What Is Lime?

Lime is a naturally occurring mineral which occurs in limestone rock. It is used as a soil amendment to improve its appearance and maintain its structure. It helps prevent erosion, maintains moisture retention, improves drainage, provides nutrients for plants and increases resistance against diseases and insects. It also prevents brown spots from appearing on leaves.

How Much Lime Do I Need For My Lawn?

The amount of lime needed depends upon several factors such as the type of grass, the climate, and other conditions. If you have a sandy or loamy lawn, then it would be advisable to use less than 1/4 teaspoon per gallon of water. However, if your lawn is very dry and does not require any additional irrigation during hot weather months, then adding just one tablespoon of lime per gallon will suffice.

If you are having problems with your lawn being yellowing, wilting and dying, then it might be best to consult a professional landscaper to ensure that you don’t need to replace your entire lawn. You may want to consider using lime instead of fertilizer because it will provide better results over time.

When Should I Add LIME?

You should apply lime at least once every two weeks throughout the growing season (March through October). However, if you live in an area that receives heavy rain or has poor drainage, you should apply it more often as needed.

How Do I Know If My Lawn Has Too Much Lime?

One of the first signs is that your grass will turn a whitish or yellowish color. You may also notice that your grass grows slowly and does not retain its color. If you notice these signs then it is likely that you have too much lime in your soil.

How Do I Remove Excess Lime From My Lawn?

The simplest way to do this is by using a tiller or rototiller to turn over the soil to a depth of 8 or 9 inches. You can also use a shovel to break up the soil, but it will take much longer. Be sure that you water your lawn well after doing this.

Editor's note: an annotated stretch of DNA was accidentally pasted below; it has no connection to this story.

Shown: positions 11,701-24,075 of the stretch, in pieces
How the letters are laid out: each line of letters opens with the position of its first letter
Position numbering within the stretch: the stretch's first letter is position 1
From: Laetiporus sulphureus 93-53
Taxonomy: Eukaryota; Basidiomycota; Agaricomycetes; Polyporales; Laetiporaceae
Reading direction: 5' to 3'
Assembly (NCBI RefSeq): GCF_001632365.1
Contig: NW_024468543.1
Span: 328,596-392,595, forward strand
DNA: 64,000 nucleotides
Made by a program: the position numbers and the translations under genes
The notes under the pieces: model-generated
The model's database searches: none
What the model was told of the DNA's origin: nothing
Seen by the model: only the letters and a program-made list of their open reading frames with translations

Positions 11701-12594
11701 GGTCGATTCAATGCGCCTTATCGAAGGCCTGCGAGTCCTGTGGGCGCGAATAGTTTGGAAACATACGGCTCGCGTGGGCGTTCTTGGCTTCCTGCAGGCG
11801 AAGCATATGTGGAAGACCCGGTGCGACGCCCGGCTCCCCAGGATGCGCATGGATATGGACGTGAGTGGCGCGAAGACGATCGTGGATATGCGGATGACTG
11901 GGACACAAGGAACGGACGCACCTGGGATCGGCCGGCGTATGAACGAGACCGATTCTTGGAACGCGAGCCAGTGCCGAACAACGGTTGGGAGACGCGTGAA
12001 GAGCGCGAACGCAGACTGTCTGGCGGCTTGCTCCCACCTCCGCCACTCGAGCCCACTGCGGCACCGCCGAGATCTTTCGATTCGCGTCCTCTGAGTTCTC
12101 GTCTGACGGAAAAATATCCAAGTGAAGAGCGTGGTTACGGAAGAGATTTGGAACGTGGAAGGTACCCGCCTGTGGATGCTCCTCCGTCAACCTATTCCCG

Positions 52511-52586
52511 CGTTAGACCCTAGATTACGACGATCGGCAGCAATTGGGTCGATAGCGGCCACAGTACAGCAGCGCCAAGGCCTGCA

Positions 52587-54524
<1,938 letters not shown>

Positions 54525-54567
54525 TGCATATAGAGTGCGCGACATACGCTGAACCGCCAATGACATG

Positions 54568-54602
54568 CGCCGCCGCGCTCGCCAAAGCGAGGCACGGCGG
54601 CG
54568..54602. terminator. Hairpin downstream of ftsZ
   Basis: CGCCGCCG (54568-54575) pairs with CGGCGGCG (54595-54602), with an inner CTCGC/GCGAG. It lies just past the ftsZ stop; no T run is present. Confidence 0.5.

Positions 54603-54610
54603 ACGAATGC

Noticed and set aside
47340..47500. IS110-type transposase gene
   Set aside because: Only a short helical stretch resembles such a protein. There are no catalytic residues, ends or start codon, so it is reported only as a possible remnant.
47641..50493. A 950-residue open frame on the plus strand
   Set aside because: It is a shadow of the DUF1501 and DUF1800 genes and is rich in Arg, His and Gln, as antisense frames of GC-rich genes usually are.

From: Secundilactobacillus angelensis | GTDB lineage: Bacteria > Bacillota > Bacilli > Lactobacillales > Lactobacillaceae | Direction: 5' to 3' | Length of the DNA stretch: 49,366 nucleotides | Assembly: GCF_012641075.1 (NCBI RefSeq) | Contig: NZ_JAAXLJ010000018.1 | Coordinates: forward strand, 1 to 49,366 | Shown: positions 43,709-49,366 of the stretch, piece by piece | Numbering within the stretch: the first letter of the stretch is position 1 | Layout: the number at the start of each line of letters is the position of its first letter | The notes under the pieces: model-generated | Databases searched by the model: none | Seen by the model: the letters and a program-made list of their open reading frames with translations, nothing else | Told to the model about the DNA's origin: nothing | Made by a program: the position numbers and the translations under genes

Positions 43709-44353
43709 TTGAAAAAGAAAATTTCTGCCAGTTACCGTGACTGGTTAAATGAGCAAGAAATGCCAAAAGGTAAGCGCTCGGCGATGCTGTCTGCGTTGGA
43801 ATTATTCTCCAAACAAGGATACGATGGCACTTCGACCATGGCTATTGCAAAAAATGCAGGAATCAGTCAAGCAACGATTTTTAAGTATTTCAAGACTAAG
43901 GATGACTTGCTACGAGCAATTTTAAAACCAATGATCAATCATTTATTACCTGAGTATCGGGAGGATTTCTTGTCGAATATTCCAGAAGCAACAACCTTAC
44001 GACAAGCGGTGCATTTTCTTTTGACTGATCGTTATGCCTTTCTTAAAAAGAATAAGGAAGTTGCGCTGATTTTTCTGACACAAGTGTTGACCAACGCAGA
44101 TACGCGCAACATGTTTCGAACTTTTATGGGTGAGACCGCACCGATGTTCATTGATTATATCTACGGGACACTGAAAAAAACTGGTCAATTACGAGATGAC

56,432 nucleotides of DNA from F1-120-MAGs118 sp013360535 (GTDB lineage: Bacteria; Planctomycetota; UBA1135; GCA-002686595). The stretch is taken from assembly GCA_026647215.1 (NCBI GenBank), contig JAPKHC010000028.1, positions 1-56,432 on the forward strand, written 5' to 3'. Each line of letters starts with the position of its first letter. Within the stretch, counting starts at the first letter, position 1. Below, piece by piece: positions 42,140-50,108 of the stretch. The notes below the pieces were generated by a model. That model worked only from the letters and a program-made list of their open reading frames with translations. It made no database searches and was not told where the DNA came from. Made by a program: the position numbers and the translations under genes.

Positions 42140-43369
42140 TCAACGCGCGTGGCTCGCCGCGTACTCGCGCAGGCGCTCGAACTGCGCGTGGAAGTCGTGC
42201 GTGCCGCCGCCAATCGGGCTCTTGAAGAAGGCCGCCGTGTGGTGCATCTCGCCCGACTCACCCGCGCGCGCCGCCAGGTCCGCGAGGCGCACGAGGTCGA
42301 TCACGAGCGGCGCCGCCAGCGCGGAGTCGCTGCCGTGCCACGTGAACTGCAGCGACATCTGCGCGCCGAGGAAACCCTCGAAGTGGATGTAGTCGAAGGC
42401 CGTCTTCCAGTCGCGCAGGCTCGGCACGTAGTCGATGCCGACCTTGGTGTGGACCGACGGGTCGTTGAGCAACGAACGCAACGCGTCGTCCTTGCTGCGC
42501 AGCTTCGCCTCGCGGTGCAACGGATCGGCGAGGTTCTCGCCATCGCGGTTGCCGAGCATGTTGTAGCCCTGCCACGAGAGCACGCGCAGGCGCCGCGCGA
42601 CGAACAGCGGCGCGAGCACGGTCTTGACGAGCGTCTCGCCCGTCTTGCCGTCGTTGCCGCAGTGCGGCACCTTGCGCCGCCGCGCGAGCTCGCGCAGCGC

When And How Should I Water My Lawn?

You should water your lawn as often as needed to keep the soil damp. This will ensure that the root system has enough moisture and food to survive. Most people make the mistake of overwatering their lawn, so be sure not to do that. An easy way to check is to grab a handful of soil and squeeze it. If it forms a solid ball then you don’t need to water, but if it crumbles then you need to water your lawn.

Some Thoughts On Lawn Lime Calculator.

Lawns can be a lot of work, but they are a great addition to any residential home. If you follow these tips, then you will have the healthiest and greenest lawn on your block!

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Sources & references used in this article:

Biological weed control via nutrient competition: potassium limitation of dandelions by EA Tilman, D Tilman, MJ Crawley… – Ecological …, 1999 – Wiley Online Library

Guidelines for liming acidified lakes and ponds by DG Hessayon – 1997 – Sterling Publishing Company, Inc.

Centipede lawn quick care guide by BL Hartwell, SC Damon – 1914 – … Experiment Station of the Rhode …

Home Lawns Establishment and Maintenance by DL Weigmann, LA Helfrich, DC Josephson… – 1992 – vtechworks.lib.vt.edu

Fall lawn tips by WO Chance – 2009 – athenaeum.libs.uga.edu

Liming western Oregon soils by BL Hartwell – 1917 – … Experiment Station of the Rhode …

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